Development, it is often said, begins at the community level. It is within communities that both women and men discover their voices, assert their rights, and take action to achieve their developmental aspirations.
Unfortunately, in Ghana, a country where women make up 50.7 percent of the population, there is a significant disparity in the political arena. The voices of men and women are unequal, with glaring gaps in access to and control over resources, economic opportunities, power, and political voice, particularly at the local level.
These barriers, among others, have hindered efforts to help women attain the 30% United Nations recommended threshold in the districts, resulting in gender-based exclusion. This underrepresentation creates a significant inequality in participation and leads to a democratic deficit, as women’s expertise, knowledge, and experience are not adequately harnessed and utilised.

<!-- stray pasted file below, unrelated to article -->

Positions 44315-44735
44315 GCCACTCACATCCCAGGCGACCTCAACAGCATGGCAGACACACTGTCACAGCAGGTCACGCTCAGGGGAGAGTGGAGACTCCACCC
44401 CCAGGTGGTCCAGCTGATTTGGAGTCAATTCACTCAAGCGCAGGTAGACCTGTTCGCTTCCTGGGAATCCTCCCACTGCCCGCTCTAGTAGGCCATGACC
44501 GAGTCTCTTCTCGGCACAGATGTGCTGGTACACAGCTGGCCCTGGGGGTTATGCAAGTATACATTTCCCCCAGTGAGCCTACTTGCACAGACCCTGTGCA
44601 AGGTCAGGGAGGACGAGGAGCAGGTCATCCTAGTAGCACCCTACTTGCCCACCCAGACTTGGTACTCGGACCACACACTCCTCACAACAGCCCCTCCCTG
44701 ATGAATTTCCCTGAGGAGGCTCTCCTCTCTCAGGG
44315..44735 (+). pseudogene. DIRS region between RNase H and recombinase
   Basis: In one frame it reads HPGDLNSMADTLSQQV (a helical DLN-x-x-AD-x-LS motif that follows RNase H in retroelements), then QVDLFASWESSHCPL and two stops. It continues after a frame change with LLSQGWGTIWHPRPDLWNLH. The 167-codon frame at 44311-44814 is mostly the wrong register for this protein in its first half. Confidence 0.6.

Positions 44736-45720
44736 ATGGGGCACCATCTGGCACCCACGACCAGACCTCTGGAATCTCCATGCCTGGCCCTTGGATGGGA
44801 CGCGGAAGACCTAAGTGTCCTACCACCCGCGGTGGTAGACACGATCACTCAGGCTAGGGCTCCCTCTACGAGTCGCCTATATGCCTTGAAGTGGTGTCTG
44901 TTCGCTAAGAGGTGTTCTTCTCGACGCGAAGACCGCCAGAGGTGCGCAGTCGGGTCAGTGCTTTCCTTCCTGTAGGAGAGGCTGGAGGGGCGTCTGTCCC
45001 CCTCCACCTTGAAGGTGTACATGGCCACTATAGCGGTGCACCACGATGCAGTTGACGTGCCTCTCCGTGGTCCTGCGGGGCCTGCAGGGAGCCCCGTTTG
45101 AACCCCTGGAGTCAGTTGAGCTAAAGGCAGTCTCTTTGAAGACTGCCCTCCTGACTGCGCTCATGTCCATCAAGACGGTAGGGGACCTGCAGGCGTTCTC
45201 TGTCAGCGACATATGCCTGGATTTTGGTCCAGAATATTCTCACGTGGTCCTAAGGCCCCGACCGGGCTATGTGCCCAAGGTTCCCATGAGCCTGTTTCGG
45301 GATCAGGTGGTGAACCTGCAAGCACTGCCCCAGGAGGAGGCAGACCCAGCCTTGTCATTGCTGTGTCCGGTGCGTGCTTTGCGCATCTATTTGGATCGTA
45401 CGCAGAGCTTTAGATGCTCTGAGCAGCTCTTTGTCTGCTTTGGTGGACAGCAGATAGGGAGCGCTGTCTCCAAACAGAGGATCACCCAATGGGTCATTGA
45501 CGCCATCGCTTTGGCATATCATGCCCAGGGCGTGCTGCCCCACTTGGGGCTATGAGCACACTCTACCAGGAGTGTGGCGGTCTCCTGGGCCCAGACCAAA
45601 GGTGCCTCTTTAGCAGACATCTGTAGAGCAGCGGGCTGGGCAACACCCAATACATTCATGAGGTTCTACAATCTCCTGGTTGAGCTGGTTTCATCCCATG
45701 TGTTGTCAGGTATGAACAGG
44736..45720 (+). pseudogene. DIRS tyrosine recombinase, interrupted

However, the question still remains: Why is participation of women in district-level elections still low despite efforts being made?
In the documentary titled Underrated, Rebekah Awuah and Clement Kumsah, journalists with The Fourth Estate, shed light on the obstacles to women’s participation in governance in Ghana.
The aim of the documentary is put a spotlight on making local government effective centers of self-governance, local participation, decision-making, planning, and development.
Watch the full documentary below: